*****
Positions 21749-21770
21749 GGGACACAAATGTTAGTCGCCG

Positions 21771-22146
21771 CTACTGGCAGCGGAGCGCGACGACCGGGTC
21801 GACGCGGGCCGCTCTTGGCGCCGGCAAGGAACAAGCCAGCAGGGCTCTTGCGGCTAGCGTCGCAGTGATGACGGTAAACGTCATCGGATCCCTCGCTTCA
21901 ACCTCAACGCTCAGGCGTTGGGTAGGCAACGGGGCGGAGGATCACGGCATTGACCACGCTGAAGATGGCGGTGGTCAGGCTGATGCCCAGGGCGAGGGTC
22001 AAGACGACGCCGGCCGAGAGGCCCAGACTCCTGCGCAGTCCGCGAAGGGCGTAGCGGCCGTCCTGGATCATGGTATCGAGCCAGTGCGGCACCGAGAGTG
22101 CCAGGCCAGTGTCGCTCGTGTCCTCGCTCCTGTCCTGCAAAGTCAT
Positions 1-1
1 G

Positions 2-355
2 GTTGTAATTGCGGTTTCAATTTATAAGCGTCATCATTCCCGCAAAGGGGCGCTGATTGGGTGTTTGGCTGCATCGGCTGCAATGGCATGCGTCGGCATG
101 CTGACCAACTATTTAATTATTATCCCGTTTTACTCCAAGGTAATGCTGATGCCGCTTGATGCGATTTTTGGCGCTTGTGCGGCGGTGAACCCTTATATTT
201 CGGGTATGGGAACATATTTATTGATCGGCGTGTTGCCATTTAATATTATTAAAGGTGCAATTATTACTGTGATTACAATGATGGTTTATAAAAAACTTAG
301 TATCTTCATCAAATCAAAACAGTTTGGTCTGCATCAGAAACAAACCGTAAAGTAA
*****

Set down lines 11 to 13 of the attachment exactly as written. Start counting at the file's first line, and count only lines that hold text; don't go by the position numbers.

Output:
Positions 2-355
2 GTTGTAATTGCGGTTTCAATTTATAAGCGTCATCATTCCCGCAAAGGGGCGCTGATTGGGTGTTTGGCTGCATCGGCTGCAATGGCATGCGTCGGCATG
101 CTGACCAACTATTTAATTATTATCCCGTTTTACTCCAAGGTAATGCTGATGCCGCTTGATGCGATTTTTGGCGCTTGTGCGGCGGTGAACCCTTATATTT